by Amy Adams on February 15, 2008 at 11:21AM | 0 comments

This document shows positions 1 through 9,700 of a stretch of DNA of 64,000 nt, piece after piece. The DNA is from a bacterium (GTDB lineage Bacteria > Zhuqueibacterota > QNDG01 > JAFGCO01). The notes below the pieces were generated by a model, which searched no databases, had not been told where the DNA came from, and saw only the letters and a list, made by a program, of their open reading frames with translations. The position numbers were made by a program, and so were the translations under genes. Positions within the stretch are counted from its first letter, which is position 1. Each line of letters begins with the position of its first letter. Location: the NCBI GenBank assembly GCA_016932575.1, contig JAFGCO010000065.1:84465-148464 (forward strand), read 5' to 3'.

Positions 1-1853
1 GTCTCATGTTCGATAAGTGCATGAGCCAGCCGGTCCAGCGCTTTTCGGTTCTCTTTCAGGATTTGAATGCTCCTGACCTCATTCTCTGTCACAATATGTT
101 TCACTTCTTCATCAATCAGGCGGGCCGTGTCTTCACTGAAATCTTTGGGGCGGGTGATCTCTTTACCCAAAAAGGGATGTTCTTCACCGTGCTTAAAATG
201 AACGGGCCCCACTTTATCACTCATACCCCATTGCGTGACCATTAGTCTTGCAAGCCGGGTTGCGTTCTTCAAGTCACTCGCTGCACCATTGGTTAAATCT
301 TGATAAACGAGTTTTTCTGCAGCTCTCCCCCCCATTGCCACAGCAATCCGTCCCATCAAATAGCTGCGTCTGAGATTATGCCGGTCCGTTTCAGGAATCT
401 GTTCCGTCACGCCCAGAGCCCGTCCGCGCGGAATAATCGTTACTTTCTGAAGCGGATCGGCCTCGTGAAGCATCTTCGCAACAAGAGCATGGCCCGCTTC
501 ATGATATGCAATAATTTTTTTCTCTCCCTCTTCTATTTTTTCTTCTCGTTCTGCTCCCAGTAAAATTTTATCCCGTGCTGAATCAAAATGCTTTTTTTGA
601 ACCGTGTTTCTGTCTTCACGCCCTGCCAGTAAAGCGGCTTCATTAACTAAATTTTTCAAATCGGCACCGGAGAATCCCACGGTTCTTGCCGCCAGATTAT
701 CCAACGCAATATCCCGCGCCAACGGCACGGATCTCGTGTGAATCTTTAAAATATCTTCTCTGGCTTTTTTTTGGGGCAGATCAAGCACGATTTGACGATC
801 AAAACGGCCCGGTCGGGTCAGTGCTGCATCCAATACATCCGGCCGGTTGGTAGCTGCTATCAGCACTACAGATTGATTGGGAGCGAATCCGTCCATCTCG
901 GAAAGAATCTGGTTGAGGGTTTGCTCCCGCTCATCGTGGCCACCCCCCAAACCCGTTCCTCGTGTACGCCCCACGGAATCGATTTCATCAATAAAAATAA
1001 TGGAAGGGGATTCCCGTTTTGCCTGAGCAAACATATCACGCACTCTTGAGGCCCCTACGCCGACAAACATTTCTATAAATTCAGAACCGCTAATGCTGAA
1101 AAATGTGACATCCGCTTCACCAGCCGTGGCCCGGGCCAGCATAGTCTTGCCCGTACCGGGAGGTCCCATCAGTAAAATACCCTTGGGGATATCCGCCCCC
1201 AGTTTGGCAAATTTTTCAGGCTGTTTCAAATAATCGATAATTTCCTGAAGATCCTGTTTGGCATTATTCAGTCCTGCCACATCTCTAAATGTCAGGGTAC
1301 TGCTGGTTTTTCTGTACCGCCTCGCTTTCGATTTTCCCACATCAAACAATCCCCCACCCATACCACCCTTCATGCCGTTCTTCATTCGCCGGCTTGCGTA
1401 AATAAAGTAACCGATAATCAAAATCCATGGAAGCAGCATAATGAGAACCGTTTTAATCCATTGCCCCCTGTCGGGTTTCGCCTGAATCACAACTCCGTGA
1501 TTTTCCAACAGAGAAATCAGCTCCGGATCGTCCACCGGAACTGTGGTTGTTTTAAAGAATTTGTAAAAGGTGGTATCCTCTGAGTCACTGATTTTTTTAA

Researchers at UC, Irvine used mouse embryonic stem cells to demonstrate that a specific mutation can cause cardiomyopathy, with a thickened heart wall, in the mouse. The team looked at the small DNA molecule located outside of the nucleus, so-called mitochondrial DNA, which we all inherit exclusively from our mothers. They also discovered that severe mutations in this mitochondrial DNA are readily eliminated from the mouse germ line in just four generations. They expect the method they used to become a robust research tool to study the impact of mutations on stem cells.